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The Shrinking of Mount Everest: A Story About Perspective

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At 29,029 ft. in altitude, Mount Everest is the highest mountain on the earth. It was first summited in 1953 by Edmund Hillary and Tenzing Norgay. Since then many people have made the climb…and many people have died. In fact, there are currently over 200 bodies on Mt. Everest! It is safe to say that climbing Mt. Everest is a daunting and perilous task for even the most experienced climbers. It is an enormous and imposing landmark.

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    But what does it look like from space? The picture to the right is an image of the Himalayas and Mt. Everest taken by a satellite in orbit. Can you spot Mt. Everest? It is that tiny dot right in the middle. From that height, you can barely even see it.
   
What about from the moon? Could you spot it then? Nope. If you were standing on the moon you wouldn’t be able to even come close to pinpointing this enormous mountain. Why? Has the size of the mountain changed? Obviously not. But the farther removed from it that we are, the smaller it seems to be. In fact, from that far away, you can’t even really tell it is a mountain at all.

Picture     Now let’s look at the opposite effect. If you take a dime, the smallest diameter coin we use, and hold it up to your eye it seems enormous. In fact, it completely blocks your vision of what is in front of you. But if you hold it out at arm’s length, it seems small and rather insignificant.

    So what is the lesson? In life we are constantly running into obstacles of different sizes. Every day we encounter them, find a way to deal with them, and move on. But sometimes we come across those obstacles that we just can’t seem to get past. They seem so big and daunting that they feel like they are the size of Mt. Everest. They block our long-term vision and they ruin our day or maybe even our whole week.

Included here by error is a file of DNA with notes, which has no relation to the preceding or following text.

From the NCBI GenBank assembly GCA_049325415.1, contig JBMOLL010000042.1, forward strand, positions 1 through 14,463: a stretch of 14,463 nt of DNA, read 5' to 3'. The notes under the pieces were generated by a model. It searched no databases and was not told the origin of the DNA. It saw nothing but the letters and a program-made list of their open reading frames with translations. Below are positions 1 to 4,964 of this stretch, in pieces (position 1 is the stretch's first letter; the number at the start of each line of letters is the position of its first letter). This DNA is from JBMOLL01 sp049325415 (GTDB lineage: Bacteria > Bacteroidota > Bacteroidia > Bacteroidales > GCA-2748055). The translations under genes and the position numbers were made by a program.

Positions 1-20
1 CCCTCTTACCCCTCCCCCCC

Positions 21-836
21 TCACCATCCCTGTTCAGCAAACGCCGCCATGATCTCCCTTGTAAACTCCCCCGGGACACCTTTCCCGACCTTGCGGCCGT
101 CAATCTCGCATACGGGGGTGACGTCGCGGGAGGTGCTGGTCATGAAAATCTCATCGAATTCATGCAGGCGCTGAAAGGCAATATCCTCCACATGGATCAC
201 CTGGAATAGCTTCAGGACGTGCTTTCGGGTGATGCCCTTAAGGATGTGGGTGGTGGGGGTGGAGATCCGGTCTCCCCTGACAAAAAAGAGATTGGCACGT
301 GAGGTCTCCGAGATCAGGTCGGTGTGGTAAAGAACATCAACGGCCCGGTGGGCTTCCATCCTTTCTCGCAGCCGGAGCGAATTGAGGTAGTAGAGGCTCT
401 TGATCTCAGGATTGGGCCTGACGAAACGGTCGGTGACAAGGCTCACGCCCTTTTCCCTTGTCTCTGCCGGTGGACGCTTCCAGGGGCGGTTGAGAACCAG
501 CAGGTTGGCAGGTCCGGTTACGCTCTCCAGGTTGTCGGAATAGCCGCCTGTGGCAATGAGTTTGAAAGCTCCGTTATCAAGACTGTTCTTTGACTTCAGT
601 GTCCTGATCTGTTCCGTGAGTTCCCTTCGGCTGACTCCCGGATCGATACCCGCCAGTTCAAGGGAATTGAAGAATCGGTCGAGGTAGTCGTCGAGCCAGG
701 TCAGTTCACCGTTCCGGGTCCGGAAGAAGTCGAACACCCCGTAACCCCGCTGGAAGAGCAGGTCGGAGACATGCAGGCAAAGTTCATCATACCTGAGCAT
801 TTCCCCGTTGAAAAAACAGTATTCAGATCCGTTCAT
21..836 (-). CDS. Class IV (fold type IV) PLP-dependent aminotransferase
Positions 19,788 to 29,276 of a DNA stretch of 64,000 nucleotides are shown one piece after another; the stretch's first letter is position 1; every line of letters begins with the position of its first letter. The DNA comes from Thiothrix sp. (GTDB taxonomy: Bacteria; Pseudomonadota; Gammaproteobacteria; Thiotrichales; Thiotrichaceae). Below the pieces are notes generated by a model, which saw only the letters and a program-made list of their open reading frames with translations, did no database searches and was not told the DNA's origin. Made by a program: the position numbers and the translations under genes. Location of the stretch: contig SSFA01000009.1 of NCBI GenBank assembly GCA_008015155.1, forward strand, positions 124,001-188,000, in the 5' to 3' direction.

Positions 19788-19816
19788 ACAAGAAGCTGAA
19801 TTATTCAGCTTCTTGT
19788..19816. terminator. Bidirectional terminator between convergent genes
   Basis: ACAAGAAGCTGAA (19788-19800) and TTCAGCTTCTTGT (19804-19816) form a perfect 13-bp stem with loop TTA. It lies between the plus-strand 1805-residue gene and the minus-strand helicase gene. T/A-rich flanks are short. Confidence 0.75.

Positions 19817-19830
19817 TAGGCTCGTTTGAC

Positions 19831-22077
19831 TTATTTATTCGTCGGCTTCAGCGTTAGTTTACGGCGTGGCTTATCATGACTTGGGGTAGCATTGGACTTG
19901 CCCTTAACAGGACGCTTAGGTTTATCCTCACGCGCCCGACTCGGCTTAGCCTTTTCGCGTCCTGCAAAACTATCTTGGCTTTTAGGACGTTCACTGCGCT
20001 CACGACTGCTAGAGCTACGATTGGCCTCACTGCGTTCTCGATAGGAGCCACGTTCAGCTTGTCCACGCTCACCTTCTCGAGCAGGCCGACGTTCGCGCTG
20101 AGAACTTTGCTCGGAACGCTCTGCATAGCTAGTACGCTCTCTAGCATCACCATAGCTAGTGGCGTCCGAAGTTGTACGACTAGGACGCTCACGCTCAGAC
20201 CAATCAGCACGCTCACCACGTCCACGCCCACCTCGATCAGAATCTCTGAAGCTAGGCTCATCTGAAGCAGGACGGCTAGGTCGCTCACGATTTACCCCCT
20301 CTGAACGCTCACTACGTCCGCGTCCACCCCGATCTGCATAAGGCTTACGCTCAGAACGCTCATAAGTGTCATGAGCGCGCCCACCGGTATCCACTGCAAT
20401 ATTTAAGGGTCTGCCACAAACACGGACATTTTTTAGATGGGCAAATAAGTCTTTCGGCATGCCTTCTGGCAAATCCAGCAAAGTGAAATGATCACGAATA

Sometimes it can be as trivial as a bad haircut, a stubbed toe, or an enormous zit that pops up on the day of the family portrait. Other times they can be big things like trouble at work, a strained relationship, a medical condition, or even the death of a loved one.

    No matter what the trial is, when we focus only on the obstacle it becomes enormous. We can’t seem to see past it. It’s like the dime held up to our eye. But if we step back a little bit, we are able to look at the problem with a little more perspective. When compared to a whole year of life, how big of a problem does a bad haircut seem? When we look at the scope of our entire life, how big does that bad day at work look?

               99% of our stress and worry comes from poor perspective.

    How many times have you had a bad day or a bad experience only to look back on it later and realize it wasn’t as bad as you thought it was? When our focus is limited to only one day or one obstacle at a time, everything seems enormous. But when we zoom out and look from the perspective of a lifetime, they mostly seem insignificant. And if you believe in a life after this one, you can see that with an eternal perspective, these problems are really no problem at all.
   
    So the next time you are having a bad day or facing a really tough trial, remember to zoom out and look at the big picture. Pull the little dime back away from your eye and ask yourself, how does this fit into the scope of my entire life? Will I even worry about this a month from now?

    When your Mount Everest comes, decide to view it from space rather then from the base of the mountain.

See ya at the summit!

Kris

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